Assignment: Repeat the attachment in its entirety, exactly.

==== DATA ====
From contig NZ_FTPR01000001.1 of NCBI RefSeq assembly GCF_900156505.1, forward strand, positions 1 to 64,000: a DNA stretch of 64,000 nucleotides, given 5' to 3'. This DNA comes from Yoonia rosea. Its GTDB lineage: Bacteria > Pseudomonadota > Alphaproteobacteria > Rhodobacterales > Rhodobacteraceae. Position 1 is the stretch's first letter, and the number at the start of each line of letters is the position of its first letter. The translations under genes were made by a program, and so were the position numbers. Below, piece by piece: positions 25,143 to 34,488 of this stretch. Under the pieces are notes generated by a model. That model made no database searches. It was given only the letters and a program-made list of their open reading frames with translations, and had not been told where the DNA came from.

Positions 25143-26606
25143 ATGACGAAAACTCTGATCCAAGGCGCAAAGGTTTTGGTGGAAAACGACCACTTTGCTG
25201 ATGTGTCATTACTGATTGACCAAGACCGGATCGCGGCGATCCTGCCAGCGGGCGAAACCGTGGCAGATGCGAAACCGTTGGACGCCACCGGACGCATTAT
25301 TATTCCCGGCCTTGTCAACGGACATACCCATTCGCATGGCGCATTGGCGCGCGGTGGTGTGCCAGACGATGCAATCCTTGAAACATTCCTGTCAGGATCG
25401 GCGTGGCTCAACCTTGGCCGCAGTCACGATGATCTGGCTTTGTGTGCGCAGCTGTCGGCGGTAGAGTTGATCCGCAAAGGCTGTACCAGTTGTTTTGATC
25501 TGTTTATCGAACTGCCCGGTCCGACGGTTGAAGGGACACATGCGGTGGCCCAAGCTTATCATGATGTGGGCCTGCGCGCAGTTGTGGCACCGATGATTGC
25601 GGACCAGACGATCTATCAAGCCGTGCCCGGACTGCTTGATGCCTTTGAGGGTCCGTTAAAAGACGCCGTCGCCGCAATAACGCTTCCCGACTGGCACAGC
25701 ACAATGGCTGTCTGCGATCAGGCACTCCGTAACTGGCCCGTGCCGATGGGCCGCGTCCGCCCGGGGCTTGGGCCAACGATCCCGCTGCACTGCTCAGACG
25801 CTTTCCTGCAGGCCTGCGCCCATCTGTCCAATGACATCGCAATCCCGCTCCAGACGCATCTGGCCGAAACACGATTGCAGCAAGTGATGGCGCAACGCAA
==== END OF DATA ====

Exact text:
From contig NZ_FTPR01000001.1 of NCBI RefSeq assembly GCF_900156505.1, forward strand, positions 1 to 64,000: a DNA stretch of 64,000 nucleotides, given 5' to 3'. This DNA comes from Yoonia rosea. Its GTDB lineage: Bacteria > Pseudomonadota > Alphaproteobacteria > Rhodobacterales > Rhodobacteraceae. Position 1 is the stretch's first letter, and the number at the start of each line of letters is the position of its first letter. The translations under genes were made by a program, and so were the position numbers. Below, piece by piece: positions 25,143 to 34,488 of this stretch. Under the pieces are notes generated by a model. That model made no database searches. It was given only the letters and a program-made list of their open reading frames with translations, and had not been told where the DNA came from.

Positions 25143-26606
25143 ATGACGAAAACTCTGATCCAAGGCGCAAAGGTTTTGGTGGAAAACGACCACTTTGCTG
25201 ATGTGTCATTACTGATTGACCAAGACCGGATCGCGGCGATCCTGCCAGCGGGCGAAACCGTGGCAGATGCGAAACCGTTGGACGCCACCGGACGCATTAT
25301 TATTCCCGGCCTTGTCAACGGACATACCCATTCGCATGGCGCATTGGCGCGCGGTGGTGTGCCAGACGATGCAATCCTTGAAACATTCCTGTCAGGATCG
25401 GCGTGGCTCAACCTTGGCCGCAGTCACGATGATCTGGCTTTGTGTGCGCAGCTGTCGGCGGTAGAGTTGATCCGCAAAGGCTGTACCAGTTGTTTTGATC
25501 TGTTTATCGAACTGCCCGGTCCGACGGTTGAAGGGACACATGCGGTGGCCCAAGCTTATCATGATGTGGGCCTGCGCGCAGTTGTGGCACCGATGATTGC
25601 GGACCAGACGATCTATCAAGCCGTGCCCGGACTGCTTGATGCCTTTGAGGGTCCGTTAAAAGACGCCGTCGCCGCAATAACGCTTCCCGACTGGCACAGC
25701 ACAATGGCTGTCTGCGATCAGGCACTCCGTAACTGGCCCGTGCCGATGGGCCGCGTCCGCCCGGGGCTTGGGCCAACGATCCCGCTGCACTGCTCAGACG
25801 CTTTCCTGCAGGCCTGCGCCCATCTGTCCAATGACATCGCAATCCCGCTCCAGACGCATCTGGCCGAAACACGATTGCAGCAAGTGATGGCGCAACGCAA